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Thursday, May 19th, 2011 | Author:  | 33,100 views - starting Aug 9/09

during my recent travels in southeast asia, i was blessed with the opportunity to visit moonriver lodge, a family owned & operated farmstay in the middle of Malaysia’s Sigar Highlands pristine bamboo jungle … i wrote this blog post for my gracious hosts ….


tree fern

tree fern

Ferns are intensely fascinating and beautiful plants. They’re among the oldest plants on Earth and they dominated many ecosystems around the world in prehistoric times.

If you’re a fern lover, you must visit the bamboo forest at Moonriver Lodge. You’ll find ferns big and small, including fern trees! And of course, whorled fiddleheads pepper the landscape with spectacular, subtle grace.







But by far the most stunning ferns you’ll see are the glow-in-the-light (or iridescent) ferns along the footpath of the bamboo forest trail. These ferns are humble in their beauty, so you have to pay attention to the fringes of the path in order to find them.

They’re colloquially known as the peacock fern or paku merak (which translates from Malay to English as “peacock nail”). The botanical name of the species is Selaginella willdenowii (synonym S. wallichiana) and they’re actually lycopods or club mosses (close relatives of ferns).

Once you discover them, you’ll be amazed by their exquisiteness. Their leaves glitter metallic blues, violets, and greens. Each leaf is subtly different and every angle catches the sunlight with a distinctive hue.


Monday, April 19th, 2010 | Author:  | 46,250 views - starting Aug 9/09


Leptonycteris curasoae. Copyright US Fish & Wildlife Service.

Recently, the explosion of agave nectar consumption has dramatically increased demand for the agricultural production of agave crops.  Agave nectar is advertised as a safe and nutritious alternative sweetener that can be enjoyed by everyone, especially diabetics, without the potential side-effects suffered from consuming sugar cane, honey, corn syrup, and sugar alcohols.  However, agave agriculture is not an ecologically sustainable practice.  The biodiversity of agave plants, their native desert ecosystems, and the pollinator bat species that depend on agave for food are all at risk.

It has become widespread knowledge that the world’s pollinators are dwindling.  Thanks to the global voices of entomologists (scientists who study insects) and ornithologists (scientists who study birds), public concerns about the precipitous decline in pollinator populations have motivated successful conservation strategies to help protect commonly loved species such as honey bees, Monarch butterflies, and various hummingbirds.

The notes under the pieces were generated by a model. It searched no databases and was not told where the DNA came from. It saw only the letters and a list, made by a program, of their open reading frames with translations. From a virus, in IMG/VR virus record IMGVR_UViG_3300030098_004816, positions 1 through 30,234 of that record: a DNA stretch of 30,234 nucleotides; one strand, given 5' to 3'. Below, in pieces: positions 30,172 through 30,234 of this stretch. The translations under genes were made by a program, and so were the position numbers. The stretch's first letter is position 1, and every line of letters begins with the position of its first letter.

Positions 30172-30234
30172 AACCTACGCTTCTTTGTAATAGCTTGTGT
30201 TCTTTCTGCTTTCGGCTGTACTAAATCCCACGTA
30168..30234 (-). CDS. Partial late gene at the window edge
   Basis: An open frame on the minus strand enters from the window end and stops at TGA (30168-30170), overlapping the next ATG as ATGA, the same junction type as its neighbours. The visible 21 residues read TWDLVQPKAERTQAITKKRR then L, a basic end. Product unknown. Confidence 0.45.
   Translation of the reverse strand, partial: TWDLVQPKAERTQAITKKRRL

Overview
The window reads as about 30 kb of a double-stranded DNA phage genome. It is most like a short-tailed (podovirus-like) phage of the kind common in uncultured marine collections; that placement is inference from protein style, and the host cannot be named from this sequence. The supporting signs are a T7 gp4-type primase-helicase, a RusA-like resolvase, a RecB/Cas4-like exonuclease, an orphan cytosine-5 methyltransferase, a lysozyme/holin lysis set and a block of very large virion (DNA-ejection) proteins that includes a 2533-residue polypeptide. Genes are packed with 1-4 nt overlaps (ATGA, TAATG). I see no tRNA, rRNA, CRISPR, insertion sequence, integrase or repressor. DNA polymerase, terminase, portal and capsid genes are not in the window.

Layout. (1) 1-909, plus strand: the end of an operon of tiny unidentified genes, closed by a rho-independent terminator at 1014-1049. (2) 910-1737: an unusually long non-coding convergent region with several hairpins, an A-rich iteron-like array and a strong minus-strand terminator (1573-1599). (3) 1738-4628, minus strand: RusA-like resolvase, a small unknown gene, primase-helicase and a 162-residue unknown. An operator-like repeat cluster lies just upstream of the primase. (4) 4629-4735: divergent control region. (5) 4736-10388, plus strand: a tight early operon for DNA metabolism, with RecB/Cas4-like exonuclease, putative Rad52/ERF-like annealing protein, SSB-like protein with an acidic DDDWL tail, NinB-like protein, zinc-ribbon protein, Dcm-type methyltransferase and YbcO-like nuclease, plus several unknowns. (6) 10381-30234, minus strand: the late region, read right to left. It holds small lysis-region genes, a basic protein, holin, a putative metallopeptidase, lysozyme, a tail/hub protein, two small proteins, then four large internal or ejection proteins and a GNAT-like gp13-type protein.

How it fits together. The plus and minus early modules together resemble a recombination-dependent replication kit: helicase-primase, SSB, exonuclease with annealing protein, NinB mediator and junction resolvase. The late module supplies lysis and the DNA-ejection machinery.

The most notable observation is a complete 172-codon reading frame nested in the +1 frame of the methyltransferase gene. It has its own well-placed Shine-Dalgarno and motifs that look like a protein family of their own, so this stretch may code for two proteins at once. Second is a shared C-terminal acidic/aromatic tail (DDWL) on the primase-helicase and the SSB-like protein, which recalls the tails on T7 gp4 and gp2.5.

However, the number of plant pollinators whose existence is under threat is, sadly, far greater than what most people realize.  One very important group of pollinators, bats, is often overlooked; yet, in many ecosystems bats are primary pollinators and dispersers of seeds for thousands of plants, including plants used and consumed by humans.

Agaves are among the plants that some species of bats pollinate. However, what makes this relationship especially unique is that bats and agaves are reliant upon each other—loss of one will effect dire consequences for the other. So how does the agave nectar industry affect the ecology of bats and of agave? Let’s take a closer look at the biology of agaves and bats in South America.


Thursday, October 15th, 2009 | Author:  | 7,687 views - starting Aug 9/09

i’m so pleased to see how many people are enjoying this blog … i’ve received a lot of fantastic feedback and a lot of questions about when the next posts will be coming … i’ve had to take a pause from writing for this blog because i’m currently editing a textbook (in addition to the usual smorgasbord of work contracts and academic interests that revolve through my mind on a daily basis) … i already have a million ideas bustling in my brain for future threads to post, but will likely write about an issue that is particularly urgent and that i am especially passionate about — the ecological and biological dangers of GMOsmore…

Category: agriculture, Ecosystems, GMOs, life  | 2 Comments

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